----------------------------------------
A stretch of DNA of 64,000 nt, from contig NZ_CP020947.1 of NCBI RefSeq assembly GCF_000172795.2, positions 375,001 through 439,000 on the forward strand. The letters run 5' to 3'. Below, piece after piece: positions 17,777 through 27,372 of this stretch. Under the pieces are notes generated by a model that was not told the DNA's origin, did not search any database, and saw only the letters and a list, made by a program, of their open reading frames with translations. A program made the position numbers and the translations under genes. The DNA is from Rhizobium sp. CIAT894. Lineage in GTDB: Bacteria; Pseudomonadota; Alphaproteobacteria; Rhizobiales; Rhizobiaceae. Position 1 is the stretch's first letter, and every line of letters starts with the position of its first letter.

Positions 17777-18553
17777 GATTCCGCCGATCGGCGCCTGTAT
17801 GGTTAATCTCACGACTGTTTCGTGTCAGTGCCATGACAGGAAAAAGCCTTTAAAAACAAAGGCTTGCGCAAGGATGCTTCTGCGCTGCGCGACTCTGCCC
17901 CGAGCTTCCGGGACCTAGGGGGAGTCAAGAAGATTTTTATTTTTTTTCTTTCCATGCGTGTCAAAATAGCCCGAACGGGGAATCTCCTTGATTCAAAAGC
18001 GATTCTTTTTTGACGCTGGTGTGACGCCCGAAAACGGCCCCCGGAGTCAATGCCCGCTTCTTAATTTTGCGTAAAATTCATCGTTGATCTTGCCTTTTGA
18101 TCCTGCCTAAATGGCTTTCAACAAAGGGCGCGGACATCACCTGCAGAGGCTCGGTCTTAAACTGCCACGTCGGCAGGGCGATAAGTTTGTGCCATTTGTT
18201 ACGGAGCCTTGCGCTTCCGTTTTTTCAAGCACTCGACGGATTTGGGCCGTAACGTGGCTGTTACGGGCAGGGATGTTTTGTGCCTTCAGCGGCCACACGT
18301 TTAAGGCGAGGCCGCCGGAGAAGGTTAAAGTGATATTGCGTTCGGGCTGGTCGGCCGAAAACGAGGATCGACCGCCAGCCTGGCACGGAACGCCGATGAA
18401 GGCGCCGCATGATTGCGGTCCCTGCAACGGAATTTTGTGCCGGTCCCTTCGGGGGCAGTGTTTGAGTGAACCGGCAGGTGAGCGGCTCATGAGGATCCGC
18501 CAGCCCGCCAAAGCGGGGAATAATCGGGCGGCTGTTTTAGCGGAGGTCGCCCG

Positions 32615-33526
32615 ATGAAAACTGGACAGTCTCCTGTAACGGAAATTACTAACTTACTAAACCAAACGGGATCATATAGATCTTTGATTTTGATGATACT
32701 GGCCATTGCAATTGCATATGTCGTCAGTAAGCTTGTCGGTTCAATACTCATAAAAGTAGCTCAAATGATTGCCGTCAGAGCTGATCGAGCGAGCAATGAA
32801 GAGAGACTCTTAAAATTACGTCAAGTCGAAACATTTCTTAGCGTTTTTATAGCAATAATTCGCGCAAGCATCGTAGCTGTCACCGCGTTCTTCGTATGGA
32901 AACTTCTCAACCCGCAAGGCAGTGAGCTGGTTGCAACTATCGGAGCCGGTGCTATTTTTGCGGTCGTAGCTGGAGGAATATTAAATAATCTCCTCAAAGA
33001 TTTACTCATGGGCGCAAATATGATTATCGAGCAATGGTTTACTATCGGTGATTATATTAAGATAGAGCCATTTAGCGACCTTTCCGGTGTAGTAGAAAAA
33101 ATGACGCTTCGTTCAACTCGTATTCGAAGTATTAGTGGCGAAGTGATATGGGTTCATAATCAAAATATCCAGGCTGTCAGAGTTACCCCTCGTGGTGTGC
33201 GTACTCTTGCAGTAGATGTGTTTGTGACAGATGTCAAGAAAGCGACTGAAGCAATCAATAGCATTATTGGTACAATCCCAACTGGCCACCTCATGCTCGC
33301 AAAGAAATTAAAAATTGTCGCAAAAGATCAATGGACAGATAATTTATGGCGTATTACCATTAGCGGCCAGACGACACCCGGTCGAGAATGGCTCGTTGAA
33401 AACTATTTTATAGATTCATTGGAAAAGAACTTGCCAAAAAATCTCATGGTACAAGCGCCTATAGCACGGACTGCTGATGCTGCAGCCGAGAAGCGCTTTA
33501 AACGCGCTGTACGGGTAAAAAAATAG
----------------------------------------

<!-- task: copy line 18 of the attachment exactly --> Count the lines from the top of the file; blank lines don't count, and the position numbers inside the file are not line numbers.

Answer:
33101 ATGACGCTTCGTTCAACTCGTATTCGAAGTATTAGTGGCGAAGTGATATGGGTTCATAATCAAAATATCCAGGCTGTCAGAGTTACCCCTCGTGGTGTGC